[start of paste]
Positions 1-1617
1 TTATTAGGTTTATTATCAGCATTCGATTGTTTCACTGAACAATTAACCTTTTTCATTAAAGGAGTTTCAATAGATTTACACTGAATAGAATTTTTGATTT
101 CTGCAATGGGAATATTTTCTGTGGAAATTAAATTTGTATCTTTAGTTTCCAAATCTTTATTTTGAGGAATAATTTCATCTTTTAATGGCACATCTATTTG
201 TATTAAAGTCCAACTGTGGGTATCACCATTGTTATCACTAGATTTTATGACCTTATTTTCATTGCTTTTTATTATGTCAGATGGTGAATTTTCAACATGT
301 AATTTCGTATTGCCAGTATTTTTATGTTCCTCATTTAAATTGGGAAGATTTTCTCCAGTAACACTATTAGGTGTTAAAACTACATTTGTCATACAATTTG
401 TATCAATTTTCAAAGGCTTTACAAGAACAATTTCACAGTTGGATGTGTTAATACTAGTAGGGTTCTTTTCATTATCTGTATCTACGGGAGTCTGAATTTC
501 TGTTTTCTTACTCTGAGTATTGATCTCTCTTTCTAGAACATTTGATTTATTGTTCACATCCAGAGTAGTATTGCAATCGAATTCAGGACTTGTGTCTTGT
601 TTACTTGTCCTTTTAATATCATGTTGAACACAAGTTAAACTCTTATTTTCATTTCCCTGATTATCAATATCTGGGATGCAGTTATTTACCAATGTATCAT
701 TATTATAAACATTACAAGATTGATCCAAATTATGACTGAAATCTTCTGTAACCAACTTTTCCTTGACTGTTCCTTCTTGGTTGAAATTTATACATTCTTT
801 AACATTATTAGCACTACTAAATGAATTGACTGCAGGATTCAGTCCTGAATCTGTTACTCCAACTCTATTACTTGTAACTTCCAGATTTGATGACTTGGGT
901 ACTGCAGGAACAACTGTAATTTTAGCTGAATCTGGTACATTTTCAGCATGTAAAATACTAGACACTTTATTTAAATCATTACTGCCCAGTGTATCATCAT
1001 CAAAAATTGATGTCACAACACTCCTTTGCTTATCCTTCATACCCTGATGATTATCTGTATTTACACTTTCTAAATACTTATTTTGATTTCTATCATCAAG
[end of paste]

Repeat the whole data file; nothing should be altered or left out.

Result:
Positions 1-1617
1 TTATTAGGTTTATTATCAGCATTCGATTGTTTCACTGAACAATTAACCTTTTTCATTAAAGGAGTTTCAATAGATTTACACTGAATAGAATTTTTGATTT
101 CTGCAATGGGAATATTTTCTGTGGAAATTAAATTTGTATCTTTAGTTTCCAAATCTTTATTTTGAGGAATAATTTCATCTTTTAATGGCACATCTATTTG
201 TATTAAAGTCCAACTGTGGGTATCACCATTGTTATCACTAGATTTTATGACCTTATTTTCATTGCTTTTTATTATGTCAGATGGTGAATTTTCAACATGT
301 AATTTCGTATTGCCAGTATTTTTATGTTCCTCATTTAAATTGGGAAGATTTTCTCCAGTAACACTATTAGGTGTTAAAACTACATTTGTCATACAATTTG
401 TATCAATTTTCAAAGGCTTTACAAGAACAATTTCACAGTTGGATGTGTTAATACTAGTAGGGTTCTTTTCATTATCTGTATCTACGGGAGTCTGAATTTC
501 TGTTTTCTTACTCTGAGTATTGATCTCTCTTTCTAGAACATTTGATTTATTGTTCACATCCAGAGTAGTATTGCAATCGAATTCAGGACTTGTGTCTTGT
601 TTACTTGTCCTTTTAATATCATGTTGAACACAAGTTAAACTCTTATTTTCATTTCCCTGATTATCAATATCTGGGATGCAGTTATTTACCAATGTATCAT
701 TATTATAAACATTACAAGATTGATCCAAATTATGACTGAAATCTTCTGTAACCAACTTTTCCTTGACTGTTCCTTCTTGGTTGAAATTTATACATTCTTT
801 AACATTATTAGCACTACTAAATGAATTGACTGCAGGATTCAGTCCTGAATCTGTTACTCCAACTCTATTACTTGTAACTTCCAGATTTGATGACTTGGGT
901 ACTGCAGGAACAACTGTAATTTTAGCTGAATCTGGTACATTTTCAGCATGTAAAATACTAGACACTTTATTTAAATCATTACTGCCCAGTGTATCATCAT
1001 CAAAAATTGATGTCACAACACTCCTTTGCTTATCCTTCATACCCTGATGATTATCTGTATTTACACTTTCTAAATACTTATTTTGATTTCTATCATCAAG